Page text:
To Keep Kids Safe, Explain, Explain, Explain

unsafe situations for a child
A boy balances precariously on paint cans, plays with matches and tries to use an axe, illustrating the kinds of dangerous situations parents might explain to their children. (Image credit: Tim Schoon, University of Iowa)

Learning not to touch a hot stove, or climb up on a steep roof in search of a lost baseball is key to making it through childhood unscathed. Now, new research suggests that parents can help their kids understand these risks with explanations, not orders.

Researchers found that mothers tend to guide their children in conversations about the danger of injury. And there's good news: Kids do listen. About 80 percent of the time, these conversations led kids to agree with their moms' opinions.

"When kids have done something that isn't safe, or hurt themselves, it's easy for parents to say, 'Don't do that again,' or 'Be more careful,'" said study researcher Jodie Plumert, a psychologist at the University of Iowa. "That's fine to say, but I think the real lesson here is for parents to really explain to their kids why something isn't safe." [9 Weird Ways Kids Can Get Hurt]

Talking safety

Plumert and her co-researcher Elizabeth O'Neal, a graduate student at the university,  recruited 63 mothers and their 8- or 10-year-old children for an experiment on safety conversations. First, both mothers and children saw photographs of kids in situations with various levels of danger — trying to split wood with an axe, for example, or skateboarding down a driveway.

The moms and kids individually rated how dangerous the situations were on a scale of one to four. Next, the moms and kids came together to look at the photographs again, and discuss them and decide on a safety rating together. The researchers recorded the conversations.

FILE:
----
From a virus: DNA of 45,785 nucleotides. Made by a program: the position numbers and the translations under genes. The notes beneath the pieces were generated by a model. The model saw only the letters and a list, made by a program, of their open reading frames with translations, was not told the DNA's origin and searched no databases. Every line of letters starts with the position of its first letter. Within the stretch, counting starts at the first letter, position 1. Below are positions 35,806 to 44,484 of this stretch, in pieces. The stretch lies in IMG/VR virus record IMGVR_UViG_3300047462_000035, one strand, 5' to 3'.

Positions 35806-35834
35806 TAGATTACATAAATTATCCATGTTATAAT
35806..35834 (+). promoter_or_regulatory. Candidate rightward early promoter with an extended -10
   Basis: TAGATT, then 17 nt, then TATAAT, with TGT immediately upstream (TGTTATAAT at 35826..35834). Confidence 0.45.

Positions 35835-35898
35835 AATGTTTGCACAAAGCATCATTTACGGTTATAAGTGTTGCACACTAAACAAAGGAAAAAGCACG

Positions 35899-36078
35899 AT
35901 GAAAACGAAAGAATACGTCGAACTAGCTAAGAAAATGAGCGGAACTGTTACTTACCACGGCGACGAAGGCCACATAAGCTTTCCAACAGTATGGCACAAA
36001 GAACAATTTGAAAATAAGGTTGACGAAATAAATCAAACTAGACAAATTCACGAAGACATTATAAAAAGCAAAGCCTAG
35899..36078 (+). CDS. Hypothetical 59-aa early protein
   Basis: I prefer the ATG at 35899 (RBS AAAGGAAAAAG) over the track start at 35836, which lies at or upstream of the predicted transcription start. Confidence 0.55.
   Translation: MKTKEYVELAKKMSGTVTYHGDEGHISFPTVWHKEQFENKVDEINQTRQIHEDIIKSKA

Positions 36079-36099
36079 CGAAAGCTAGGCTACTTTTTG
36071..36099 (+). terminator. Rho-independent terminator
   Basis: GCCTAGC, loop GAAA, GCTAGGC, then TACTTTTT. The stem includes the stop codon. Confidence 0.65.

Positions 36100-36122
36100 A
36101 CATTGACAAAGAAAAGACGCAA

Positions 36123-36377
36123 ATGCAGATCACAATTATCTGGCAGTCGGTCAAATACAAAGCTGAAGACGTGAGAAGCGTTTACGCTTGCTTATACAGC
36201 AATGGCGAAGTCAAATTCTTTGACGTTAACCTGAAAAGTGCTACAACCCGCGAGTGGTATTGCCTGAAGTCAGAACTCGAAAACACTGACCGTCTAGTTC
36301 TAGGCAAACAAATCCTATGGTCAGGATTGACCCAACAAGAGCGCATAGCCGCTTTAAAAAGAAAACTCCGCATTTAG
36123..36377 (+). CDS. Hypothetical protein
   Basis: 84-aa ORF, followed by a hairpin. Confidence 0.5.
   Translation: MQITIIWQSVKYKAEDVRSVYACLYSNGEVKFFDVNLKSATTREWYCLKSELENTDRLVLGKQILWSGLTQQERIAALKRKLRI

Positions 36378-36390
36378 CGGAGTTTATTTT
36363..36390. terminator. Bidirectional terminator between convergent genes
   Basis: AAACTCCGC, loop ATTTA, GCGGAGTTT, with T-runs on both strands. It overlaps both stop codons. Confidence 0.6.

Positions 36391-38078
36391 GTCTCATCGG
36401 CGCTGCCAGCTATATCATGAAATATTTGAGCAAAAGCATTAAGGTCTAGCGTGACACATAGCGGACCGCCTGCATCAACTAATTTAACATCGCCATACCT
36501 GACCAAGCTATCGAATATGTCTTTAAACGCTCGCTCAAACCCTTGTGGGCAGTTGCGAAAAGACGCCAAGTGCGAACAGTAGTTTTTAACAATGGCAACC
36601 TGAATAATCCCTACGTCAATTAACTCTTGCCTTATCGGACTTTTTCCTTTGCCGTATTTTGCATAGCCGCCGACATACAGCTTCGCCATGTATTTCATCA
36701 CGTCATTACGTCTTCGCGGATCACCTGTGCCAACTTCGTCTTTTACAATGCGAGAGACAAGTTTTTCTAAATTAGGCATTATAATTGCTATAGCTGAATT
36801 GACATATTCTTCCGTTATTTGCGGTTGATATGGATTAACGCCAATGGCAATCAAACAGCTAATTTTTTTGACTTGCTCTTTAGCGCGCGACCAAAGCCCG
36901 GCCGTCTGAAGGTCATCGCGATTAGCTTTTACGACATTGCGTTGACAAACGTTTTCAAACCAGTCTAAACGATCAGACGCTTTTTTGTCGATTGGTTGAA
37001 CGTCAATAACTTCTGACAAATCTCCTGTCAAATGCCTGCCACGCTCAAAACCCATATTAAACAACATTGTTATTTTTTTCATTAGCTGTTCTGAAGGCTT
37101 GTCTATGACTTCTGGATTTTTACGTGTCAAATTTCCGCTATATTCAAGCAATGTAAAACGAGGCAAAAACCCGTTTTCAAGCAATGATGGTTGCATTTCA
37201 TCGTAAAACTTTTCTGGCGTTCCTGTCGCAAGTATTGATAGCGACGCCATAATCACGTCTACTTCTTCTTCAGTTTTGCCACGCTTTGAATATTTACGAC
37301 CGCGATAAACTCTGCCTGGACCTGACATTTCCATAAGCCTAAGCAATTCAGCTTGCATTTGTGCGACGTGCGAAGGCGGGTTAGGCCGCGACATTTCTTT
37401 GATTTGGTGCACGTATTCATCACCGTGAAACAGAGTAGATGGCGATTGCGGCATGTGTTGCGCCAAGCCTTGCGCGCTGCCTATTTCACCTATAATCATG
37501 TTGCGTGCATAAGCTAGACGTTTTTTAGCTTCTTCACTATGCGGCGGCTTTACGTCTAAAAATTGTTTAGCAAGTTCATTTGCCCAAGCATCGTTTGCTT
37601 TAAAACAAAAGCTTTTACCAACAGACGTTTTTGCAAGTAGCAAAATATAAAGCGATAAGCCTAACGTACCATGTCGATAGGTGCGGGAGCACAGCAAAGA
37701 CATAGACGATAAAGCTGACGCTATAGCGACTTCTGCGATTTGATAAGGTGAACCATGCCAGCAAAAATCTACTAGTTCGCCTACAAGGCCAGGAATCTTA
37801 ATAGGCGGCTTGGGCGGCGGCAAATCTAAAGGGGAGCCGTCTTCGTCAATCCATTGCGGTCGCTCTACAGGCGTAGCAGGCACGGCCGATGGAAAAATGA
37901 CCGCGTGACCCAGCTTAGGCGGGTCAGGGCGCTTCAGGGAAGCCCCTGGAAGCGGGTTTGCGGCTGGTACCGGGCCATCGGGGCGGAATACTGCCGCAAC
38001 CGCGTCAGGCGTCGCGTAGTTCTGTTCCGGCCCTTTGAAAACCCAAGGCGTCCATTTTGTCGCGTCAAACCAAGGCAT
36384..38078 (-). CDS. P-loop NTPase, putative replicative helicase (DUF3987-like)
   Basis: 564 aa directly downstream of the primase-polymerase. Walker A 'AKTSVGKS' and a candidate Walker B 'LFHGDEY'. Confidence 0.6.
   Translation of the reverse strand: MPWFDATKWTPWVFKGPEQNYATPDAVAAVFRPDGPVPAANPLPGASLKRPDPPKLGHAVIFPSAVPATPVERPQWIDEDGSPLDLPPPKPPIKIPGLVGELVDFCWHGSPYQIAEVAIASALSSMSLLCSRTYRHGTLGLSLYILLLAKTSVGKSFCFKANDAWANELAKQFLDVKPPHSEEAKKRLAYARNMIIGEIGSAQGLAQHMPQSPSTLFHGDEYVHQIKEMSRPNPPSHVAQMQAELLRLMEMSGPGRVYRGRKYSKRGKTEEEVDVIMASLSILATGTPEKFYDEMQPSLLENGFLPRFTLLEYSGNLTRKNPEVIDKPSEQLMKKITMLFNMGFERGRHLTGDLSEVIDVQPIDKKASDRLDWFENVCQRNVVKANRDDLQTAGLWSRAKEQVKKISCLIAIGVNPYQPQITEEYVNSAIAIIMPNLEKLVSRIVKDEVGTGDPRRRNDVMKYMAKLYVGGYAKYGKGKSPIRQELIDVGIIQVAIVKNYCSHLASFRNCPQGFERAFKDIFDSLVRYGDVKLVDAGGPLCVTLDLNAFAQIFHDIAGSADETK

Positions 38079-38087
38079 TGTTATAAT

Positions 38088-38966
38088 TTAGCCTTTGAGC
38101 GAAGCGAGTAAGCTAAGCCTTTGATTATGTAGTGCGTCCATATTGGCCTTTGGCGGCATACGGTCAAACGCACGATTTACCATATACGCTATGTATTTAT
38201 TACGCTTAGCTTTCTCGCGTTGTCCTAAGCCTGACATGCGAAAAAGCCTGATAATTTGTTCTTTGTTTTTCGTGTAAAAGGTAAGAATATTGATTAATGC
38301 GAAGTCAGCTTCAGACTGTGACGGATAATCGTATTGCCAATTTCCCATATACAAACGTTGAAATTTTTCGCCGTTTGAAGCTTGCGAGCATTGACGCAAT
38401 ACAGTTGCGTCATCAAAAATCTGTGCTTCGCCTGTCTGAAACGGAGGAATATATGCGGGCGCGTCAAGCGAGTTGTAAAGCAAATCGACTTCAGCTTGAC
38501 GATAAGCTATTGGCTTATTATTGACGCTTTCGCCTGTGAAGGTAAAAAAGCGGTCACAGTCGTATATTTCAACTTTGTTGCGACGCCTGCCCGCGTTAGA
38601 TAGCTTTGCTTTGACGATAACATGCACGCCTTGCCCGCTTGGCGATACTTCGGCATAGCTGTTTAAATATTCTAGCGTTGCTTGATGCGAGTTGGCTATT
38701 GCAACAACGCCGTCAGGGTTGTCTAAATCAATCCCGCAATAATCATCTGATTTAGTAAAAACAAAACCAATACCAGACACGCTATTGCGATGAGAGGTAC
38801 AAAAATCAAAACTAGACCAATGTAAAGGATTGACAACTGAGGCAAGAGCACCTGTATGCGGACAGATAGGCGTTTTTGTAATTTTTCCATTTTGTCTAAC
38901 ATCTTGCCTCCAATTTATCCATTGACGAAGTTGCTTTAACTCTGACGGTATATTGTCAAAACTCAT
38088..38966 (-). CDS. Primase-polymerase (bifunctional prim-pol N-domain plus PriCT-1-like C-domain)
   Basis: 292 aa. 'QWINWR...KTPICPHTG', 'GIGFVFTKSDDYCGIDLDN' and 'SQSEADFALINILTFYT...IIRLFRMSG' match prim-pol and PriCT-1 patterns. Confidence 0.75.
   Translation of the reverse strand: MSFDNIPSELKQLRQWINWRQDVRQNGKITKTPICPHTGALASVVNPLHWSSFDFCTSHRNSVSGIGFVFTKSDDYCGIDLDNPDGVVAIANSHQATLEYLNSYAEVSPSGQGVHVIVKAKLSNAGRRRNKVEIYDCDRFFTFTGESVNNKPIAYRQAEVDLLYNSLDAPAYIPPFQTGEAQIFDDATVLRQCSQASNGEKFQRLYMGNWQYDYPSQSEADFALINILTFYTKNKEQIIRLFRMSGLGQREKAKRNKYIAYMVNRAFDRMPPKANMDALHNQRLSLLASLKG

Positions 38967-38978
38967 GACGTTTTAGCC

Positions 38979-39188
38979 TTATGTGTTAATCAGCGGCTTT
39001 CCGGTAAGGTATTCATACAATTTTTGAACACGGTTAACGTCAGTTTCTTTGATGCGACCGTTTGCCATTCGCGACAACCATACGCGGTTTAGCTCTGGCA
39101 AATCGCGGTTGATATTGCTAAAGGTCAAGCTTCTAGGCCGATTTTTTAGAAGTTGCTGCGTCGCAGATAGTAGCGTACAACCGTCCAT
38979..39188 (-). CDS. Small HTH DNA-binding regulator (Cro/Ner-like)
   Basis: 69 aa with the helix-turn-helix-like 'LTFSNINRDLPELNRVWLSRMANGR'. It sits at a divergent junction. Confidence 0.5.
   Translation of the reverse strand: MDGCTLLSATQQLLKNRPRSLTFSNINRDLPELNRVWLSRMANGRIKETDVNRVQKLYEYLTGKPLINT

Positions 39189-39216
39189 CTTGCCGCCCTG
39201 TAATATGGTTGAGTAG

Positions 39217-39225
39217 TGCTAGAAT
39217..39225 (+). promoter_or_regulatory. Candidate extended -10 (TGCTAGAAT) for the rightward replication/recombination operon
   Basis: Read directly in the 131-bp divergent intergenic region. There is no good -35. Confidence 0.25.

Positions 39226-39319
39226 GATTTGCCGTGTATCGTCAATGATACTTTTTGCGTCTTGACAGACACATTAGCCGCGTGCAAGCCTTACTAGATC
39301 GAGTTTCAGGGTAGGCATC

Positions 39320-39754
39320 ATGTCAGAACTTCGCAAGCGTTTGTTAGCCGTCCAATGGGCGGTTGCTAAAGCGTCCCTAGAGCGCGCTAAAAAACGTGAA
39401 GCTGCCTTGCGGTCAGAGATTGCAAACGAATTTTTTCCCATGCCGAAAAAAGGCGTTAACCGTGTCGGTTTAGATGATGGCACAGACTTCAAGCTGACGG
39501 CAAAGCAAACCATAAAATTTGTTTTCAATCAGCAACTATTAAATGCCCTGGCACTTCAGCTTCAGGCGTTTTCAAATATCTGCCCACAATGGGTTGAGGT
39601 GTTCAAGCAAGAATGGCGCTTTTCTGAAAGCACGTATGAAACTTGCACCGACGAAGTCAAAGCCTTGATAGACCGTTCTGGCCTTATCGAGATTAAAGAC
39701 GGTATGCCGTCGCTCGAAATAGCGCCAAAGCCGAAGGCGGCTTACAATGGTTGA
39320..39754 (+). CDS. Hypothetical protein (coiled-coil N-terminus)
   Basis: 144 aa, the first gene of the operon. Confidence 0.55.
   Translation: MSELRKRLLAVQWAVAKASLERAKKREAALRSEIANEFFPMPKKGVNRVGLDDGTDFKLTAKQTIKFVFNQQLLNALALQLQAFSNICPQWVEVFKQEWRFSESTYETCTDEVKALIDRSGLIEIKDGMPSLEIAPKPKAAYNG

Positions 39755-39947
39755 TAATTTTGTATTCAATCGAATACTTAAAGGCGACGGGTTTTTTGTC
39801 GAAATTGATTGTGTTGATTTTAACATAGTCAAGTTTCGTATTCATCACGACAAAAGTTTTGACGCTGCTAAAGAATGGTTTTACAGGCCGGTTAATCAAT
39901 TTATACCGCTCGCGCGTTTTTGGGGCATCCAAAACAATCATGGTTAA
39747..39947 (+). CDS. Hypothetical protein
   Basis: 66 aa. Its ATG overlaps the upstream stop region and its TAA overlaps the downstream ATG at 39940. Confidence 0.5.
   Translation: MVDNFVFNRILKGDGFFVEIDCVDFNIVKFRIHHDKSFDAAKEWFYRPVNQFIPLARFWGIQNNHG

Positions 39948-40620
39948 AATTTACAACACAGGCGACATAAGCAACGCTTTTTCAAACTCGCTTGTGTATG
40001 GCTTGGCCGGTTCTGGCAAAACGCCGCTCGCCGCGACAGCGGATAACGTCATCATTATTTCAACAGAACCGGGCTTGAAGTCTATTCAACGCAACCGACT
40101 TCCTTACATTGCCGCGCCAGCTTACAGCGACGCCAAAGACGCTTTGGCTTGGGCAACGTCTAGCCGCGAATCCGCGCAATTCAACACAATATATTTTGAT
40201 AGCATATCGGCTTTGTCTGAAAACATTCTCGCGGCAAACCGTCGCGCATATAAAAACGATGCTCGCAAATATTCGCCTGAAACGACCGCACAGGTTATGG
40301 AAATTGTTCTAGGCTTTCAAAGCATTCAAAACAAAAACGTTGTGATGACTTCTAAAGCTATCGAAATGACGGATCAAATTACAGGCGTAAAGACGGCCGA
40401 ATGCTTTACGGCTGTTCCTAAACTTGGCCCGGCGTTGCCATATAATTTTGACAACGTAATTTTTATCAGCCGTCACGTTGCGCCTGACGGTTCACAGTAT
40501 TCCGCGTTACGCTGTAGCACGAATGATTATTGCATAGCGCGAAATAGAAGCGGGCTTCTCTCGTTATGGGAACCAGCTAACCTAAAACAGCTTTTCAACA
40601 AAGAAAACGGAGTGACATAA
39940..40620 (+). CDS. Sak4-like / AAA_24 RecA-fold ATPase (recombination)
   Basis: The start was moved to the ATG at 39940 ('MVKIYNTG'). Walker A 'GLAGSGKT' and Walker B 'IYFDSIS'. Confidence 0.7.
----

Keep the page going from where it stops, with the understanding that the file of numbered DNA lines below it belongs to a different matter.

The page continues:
Moms frequently started by asking the child his or her opinion, and then often guided the child's thinking by pointing out dangers the child had missed — a sleeve dangling over a red-hot stove, for example. The mom would then tie those features to a particular danger, such as the sleeve catching on fire.

About one-third of the time, the child and the mother started out in disagreement over the situation's safety, Plumert told Live Science. But in the ensuing discussions, mothers were able to sway the child to their point of view 80 percent of the time.

Those areas of disagreement are fertile ground for learning, Plumert said. "The parent is really able to talk with the child about why they think something is dangerous."

Counseling risk-takers

The researchers also found a hint that for some kids, such discussions might be particularly important. Children with a history of injuries requiring medical treatment were less likely to note potential dangers in a scene, Plumert said. 

"It might mean that kids who are bigger risk-takers are more likely to discount danger," she said. For those kids, mom and dad's counsel might be most important of all.

The study looked mostly at white mothers with college degrees, and more research is needed to see if there are differences in the way moms from other social classes speak with their children, Plumert said. The researchers are also interested in studying how dads talk about safety. Finally, researchers need to look at "where the rubber meets the road," Plumert said, finding out whether all these discussions change kids' likelihood of taking risks in the future.

The findings appear today (March 20) in the Journal of Pediatric Psychology.

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Stephanie Pappas
Live Science Contributor

Stephanie Pappas is a contributing writer for Live Science, covering topics ranging from geoscience to archaeology to the human brain and behavior. She was previously a senior writer for Live Science but is now a freelancer based in Denver, Colorado, and regularly contributes to Scientific American and The Monitor, the monthly magazine of the American Psychological Association. Stephanie received a bachelor's degree in psychology from the University of South Carolina and a graduate certificate in science communication from the University of California, Santa Cruz.